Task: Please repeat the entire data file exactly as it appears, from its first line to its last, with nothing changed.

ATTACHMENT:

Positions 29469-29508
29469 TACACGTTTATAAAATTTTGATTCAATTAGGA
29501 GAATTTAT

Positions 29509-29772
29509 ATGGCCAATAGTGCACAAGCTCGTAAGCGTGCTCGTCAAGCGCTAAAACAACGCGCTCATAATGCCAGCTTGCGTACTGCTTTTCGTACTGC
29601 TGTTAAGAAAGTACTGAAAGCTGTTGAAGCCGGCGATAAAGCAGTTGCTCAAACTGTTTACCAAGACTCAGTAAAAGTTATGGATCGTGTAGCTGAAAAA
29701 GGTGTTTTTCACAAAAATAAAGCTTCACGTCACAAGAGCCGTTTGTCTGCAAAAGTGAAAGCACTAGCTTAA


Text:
Positions 29469-29508
29469 TACACGTTTATAAAATTTTGATTCAATTAGGA
29501 GAATTTAT

Positions 29509-29772
29509 ATGGCCAATAGTGCACAAGCTCGTAAGCGTGCTCGTCAAGCGCTAAAACAACGCGCTCATAATGCCAGCTTGCGTACTGCTTTTCGTACTGC
29601 TGTTAAGAAAGTACTGAAAGCTGTTGAAGCCGGCGATAAAGCAGTTGCTCAAACTGTTTACCAAGACTCAGTAAAAGTTATGGATCGTGTAGCTGAAAAA
29701 GGTGTTTTTCACAAAAATAAAGCTTCACGTCACAAGAGCCGTTTGTCTGCAAAAGTGAAAGCACTAGCTTAA